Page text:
Among the biggest developments
to come out of the recent CEDIA Expo 2011 was the
introduction of a pair of technologies that set the bar
anew for super-high resolution video presentation.
Both Sony and JVC announced the introduction of
the first so-called “4K” projectors for the home theater
market. Both systems were based on liquid crystal on
silicon (LCoS) imaging chips but that’s where the similarities
Sony introduced its VW1000ES home theater projector
that uses the company’s three-chip SXRD LCoS
technology. Each chip features a 4,069-by-2,160 native
resolution level, similar to 4K projectors the company
has been supplying to commercial movie theaters.
The resolution level is said to be more than four
times that of 2K (Full HD 1920-by-1080p) projectors.
Slated to ship in December at a price to be announced,
the projector will present 4K images in both
3D and 2D.
It produces 2,000 ANSI lumens of brightness, a
1,000,000:1 dynamic contrast ratio and is said to deliver
significantly improved black-level performance
using Sony’s Iris3 technology. It is suitable for up to
200-inch screen sizes, Sony said.
The VW1000ES projector includes an exclusive
4K up-scaler that will convert more conventional SD,
HD and 3D material for 4K playback. Sony executives,
however, said the company is at work on a number of
supporting components that may soon offer native 4K
material for the home.
The company’s motion picture units were said to have
already amassed a sizeable library of native 4K material
for commercial 4K projectors used in movie theaters.
The projector will display Full HD 3D movies, as well
as 2D and 3D anamorphic programs. For Full 4K 3D,
an integrated IR transmitter is included to send signals
to the projector’s TDG-PJ1 active-shutter 3D glasses.
For installation flexibility the projector offers dual
triggers, a 2.1 motorized zoom, expanded throw distances,
an RS232 interface, control over IP and compatibility
with leading home-automation systems.
In explaining Sony’s decision to add a 4K home projector
at this time, Mike Abary, Sony Electronics Home
Division senior VP, said CEDIA dealers and installers
“can’t exist without” innovation in products.
“It’s important that we use innovation to empower,
and, most of all, to excite consumers,” Abary said.
JVC, meanwhile, introduce four 4K projectors based
on its three-chip 2K level D-ILA imaging chips and a
new up-conversion system called e-Shift that boosts 2K
images produced by the D-ILA chips to the 4K level.
The four 4K models are said to produce up to
3,840-by-2,160 pixel resolution and two almost identical
models models are carried in the company’s professional
systems group’s Reference series and mainstream
consumer electronics group’s Procision series.
JVC said the e-Shift system shifts the image vertically
and horizontally by a half-pixel to produce the extra
pixels while removing stair-stepping artifacts and
other imperfections that tend to muddy fine details in
digitally processed images.
Like Sony’s projector, all four JVC models were designed
to present both 2D and 3D video, but the e-
Shift system does not apply to 3D content.
JVC’s four 4K models are all THX 2D and 3D certified
and ship in November.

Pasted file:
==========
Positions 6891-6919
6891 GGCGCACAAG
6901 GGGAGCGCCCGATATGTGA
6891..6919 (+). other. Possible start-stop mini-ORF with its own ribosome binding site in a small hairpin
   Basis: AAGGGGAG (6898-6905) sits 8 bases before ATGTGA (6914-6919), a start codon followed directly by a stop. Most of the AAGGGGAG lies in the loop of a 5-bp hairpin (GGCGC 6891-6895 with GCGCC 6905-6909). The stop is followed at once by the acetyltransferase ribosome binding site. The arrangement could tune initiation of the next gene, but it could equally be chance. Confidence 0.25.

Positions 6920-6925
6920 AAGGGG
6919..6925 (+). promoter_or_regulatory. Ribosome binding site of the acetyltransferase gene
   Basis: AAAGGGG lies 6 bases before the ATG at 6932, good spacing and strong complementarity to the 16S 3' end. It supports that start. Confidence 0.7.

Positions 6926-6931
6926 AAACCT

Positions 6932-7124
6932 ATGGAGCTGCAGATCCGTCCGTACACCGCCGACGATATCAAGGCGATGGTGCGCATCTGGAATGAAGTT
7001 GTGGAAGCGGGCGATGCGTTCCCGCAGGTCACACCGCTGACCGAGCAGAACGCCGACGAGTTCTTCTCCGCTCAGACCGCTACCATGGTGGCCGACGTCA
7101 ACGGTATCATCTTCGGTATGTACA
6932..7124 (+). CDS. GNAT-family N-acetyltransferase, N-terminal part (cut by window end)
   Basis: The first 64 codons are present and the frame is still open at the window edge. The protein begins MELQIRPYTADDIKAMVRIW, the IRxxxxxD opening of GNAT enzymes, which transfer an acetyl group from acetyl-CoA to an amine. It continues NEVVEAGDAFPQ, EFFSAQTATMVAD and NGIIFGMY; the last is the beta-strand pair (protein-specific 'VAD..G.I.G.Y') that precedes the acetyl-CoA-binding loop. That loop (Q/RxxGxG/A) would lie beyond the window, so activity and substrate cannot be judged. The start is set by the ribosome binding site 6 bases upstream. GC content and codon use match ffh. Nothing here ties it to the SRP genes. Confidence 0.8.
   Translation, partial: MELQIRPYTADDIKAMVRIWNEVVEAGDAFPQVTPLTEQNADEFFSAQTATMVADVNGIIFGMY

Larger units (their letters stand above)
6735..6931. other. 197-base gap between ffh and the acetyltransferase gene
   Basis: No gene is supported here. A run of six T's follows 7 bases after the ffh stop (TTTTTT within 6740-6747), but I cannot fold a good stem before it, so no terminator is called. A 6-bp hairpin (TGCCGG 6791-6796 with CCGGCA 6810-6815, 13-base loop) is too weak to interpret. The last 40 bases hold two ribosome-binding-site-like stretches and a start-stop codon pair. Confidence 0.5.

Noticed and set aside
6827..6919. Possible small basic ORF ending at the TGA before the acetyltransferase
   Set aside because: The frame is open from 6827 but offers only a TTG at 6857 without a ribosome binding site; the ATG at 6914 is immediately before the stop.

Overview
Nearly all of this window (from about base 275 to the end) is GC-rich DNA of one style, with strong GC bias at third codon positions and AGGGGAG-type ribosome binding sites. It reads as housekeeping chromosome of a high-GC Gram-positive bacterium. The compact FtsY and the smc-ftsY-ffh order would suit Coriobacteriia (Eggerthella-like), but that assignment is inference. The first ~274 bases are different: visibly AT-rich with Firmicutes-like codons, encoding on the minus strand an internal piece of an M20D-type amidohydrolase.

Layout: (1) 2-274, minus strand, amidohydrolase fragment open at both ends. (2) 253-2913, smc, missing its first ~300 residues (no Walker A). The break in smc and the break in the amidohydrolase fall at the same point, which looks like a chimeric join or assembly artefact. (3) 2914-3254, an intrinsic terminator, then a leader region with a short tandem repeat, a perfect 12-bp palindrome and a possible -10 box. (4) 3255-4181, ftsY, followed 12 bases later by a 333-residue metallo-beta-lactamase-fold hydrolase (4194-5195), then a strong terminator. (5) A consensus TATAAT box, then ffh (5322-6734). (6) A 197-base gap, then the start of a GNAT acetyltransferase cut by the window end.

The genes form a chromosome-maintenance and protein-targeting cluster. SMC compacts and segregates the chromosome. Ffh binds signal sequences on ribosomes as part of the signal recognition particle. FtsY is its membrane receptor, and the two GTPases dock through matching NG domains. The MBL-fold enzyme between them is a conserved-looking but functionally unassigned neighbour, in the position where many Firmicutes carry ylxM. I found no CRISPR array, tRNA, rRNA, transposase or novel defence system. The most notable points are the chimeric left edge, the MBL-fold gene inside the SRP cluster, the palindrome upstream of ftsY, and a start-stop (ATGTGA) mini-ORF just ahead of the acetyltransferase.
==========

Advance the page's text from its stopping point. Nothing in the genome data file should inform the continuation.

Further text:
They include in the Reference series the DLA-RS65
($11,995 suggested retail), which offers a 120,000:1
native contrast ratio and the DLA-RS55 ($7,799), offering
an 80,000:1 native contrast ratio. In the Procision
series there is the DLA-X90R ($11,999), offering
a 120,000:1 native contrast ratio, and the DLA-X70R
($7,995), offering an 80,000:1 native contrast.
JVC is including two pairs of active-shutter 3D
glasses and three-year warranties with the top-of-theline
4K projectors in both lines.
With the two companies’ announcements, the floor
of CEDIA Expo was abuzz with discussion about who
would be next.
On the audio side, Onkyo and its sister Integra
brand have had multiple A/V receivers with built-in 4K
up-conversion circuitry waiting for the first consumer
level displays to appear.
Many other projector companies are use DLP-based
solutions and Texas Instruments, which manufacturers
the industry’s DLP chips, as 4K chips available for
commercial movie theater products, but so far there
are no plans for a residential-based application.
Alberto Fabiano, Sim2 USA executive VP, questioned
the need for a non-native approach.
“We are a DLP company, so if Texas Instruments
isn’t going to give us a 4K chip, we aren’t going to do
it. They would be willing to give us the one that they
are making now for commercial theaters, but it would
take a $2 million investment in a new light engine,” he
noted. “Do you know how many units we are going to
have sell to for that investment?”.
Asked if Sim2 might consider adding an up-converting
system for a 2K DLP chip, similar to JVC’s e-Shift
technology, Fabino said, “We don’t really need it,”
pointing to the high quality of its existing Mico, Nero
and Lumus projectors.
Fabiano said he applauded Sony’s approach to marketing
a 4K model “that is really geared to custom installation
distribution at a higher price.” He pointed out
that the prevailing trend is for big name manufacturers
to cut projector performance, prices and margins to
appeal to wider audiences.
Meanwhile, JVC also introduced at the show four
other D-ILA projectors offering FullHD 1080p resolution.
These included three 3D-capable FullHD 1080p
projectors with pricing ranging from $3,495 to $4,995,
and omitting 3D glasses.
JVC Professional also introduced the DLA-F110
(shipping in September at a $7,495 suggested retail)
custom-specific projector featuring a white cabinet.
All models feature 2D-to-3D up-conversion circuitry.
All eight new JVC projectors also include lens offset
focus and zoom memory features to simplify installation.